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New Year, price rises imminent. But why?

Updated: Mar 3, 2021

Someone somewhere must set an alarm for the new year. This alarm rings merrily and it seems to many that price rises then follow. When you have been in the industry as long as we have you can set you watch by it! We know its coming, and to be fair all our suppliers work with us to give us notice of any intended rises and do their best to keep costs down.

What is often not discussed with the wider general public as a whole is, why? What has caused these increases? Perhaps some just think that their local contractor is just being greedy, but I can reassure you this is not the case.

In 2020 the UK experienced a huge increase in demand for timber, steel and materials required for home improvements. A large percentage of the population were stuck at home and DIY was a popular choice for many to pass the time. The situation was compounded as the pandemic continued through the winter and is set to continue with the UK now in it's third lockdown. Demand for materials is not expected to decline or level out until Q2 of 2021

We are fortunate enough that as we have been trading for 35 years we hold long term relationships with many of our suppliers. They have shown us fantastic loyalty to enable us to continue working with little disruption.

Due to the uplift in demand and a lack of material to meet it this has inevitability pushed up prices. Suppliers have not experienced the 'quieter winter months' which normally gives them the chance to replenish stocks ready for the 'peak season' .The shortfalls are now being felt in Q1 of 2021 and are expected to stay in Q2 of the year.

As the mad rush of stay at home DIY'ers grew, stock levels fell. This was especially apparent with posts, rails and fence panels as more people tried to enjoy their outdoor spaces like never before. Panic buying ensured pushing prices up further and making it impossible for suppliers to meet demand. A 'black market' even sprung up where products changed hands for four times their normal price. Many suppliers have had to resort to supplying trade only in an attempt to keep these men and women in work.

Mills in Lithuania and Latvia shut down for two weeks due to the pandemic which caused them to fall behind and stock levels to drop. UK saw mills were also closed for their annual two weeks holiday in August which simply compounded the issue.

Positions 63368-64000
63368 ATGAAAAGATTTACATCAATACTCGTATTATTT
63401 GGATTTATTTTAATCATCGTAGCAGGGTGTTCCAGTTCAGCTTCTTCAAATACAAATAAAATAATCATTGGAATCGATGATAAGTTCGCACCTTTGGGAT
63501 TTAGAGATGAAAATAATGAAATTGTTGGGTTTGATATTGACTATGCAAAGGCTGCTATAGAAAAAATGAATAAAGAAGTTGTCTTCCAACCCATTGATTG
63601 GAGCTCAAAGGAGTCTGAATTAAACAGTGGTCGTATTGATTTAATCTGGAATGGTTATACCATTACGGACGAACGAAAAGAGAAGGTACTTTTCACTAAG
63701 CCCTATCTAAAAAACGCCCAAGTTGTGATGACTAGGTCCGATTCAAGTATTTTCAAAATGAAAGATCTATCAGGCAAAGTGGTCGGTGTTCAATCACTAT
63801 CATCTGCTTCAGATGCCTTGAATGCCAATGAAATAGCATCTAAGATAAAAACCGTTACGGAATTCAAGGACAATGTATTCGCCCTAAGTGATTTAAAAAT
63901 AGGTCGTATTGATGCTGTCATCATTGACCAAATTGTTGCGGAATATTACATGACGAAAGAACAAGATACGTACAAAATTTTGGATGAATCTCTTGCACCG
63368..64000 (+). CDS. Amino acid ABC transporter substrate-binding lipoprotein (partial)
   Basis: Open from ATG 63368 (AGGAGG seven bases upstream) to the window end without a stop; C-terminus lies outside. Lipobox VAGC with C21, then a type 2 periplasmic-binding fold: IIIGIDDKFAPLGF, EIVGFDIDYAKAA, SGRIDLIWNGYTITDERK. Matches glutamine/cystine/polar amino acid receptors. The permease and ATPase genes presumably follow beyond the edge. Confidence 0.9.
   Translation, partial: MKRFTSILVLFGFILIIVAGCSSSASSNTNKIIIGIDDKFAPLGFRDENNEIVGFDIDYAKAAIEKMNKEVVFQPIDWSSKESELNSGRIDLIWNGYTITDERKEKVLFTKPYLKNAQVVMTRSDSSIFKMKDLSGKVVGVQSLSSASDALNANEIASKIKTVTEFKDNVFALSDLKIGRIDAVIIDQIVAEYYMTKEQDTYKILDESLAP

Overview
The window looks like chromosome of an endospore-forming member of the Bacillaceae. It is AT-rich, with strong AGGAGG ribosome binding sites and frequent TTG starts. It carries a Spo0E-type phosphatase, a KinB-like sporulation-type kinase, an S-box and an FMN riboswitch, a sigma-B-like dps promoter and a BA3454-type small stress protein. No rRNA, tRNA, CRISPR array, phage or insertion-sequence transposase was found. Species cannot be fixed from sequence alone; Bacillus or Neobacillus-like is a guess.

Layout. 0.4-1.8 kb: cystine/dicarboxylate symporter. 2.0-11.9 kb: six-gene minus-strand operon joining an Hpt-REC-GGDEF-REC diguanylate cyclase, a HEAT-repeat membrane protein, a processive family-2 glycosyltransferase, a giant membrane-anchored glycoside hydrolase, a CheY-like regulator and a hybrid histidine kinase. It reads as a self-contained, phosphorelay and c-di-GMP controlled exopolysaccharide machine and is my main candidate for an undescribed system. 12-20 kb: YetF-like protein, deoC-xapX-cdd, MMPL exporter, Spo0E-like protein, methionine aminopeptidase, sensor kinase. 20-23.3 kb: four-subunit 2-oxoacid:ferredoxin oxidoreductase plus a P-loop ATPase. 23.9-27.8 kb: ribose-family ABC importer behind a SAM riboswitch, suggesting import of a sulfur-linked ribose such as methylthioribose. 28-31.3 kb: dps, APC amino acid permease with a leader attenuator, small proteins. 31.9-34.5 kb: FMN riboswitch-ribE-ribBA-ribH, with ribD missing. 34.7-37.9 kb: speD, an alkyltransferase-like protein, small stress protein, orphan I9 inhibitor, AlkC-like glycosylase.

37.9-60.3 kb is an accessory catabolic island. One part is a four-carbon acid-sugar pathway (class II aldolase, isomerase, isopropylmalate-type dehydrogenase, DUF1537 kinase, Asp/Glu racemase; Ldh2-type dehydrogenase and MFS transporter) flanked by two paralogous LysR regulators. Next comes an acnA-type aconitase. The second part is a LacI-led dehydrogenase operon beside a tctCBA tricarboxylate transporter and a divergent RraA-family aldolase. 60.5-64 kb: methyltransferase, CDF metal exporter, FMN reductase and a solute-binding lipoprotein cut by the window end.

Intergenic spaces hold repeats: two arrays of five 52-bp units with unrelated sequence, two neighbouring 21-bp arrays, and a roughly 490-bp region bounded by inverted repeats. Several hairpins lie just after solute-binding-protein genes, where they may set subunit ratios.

Harvest of timber from the Baltics were also smaller in 2019 due to wet weather.

The second factor effecting prices is BREXIT. It was the word we couldn't get enough of until Covid came along but now with a trade deal agreed it is very much back in fashion. There have been concerns over increased documentation and that this will lead to delays in roll on /roll off transport This had lead to some suppliers pausing cross channel activity to avoid goods sitting at port for long periods. Covid has also played its part as shipping companies place staff into quarantine for 14 days on arrival in the UK.

Steel prices have always fluctuated and complex international trade patterns form part of this unstable market. However right now it seems that its the general disruption of the flow of steel into the country that is causing prices to rise. There is the potential for the demand on UK steel to grow however at it struggles to be competitive with imports there is the potential UK steel could flood the market and cause prices to dip. As of yet we do not know if this will come about.

This is just a brief summery of some of the issues behind the new year price rises, and I suspect there will be more to come. There is very little leeway for companies to absorb these increases, especially as many have additional demands on finances including wages and general running costs. Timber is still available but at an significantly extended lead time. So plan in advance and give suppliers as much notice as you can.

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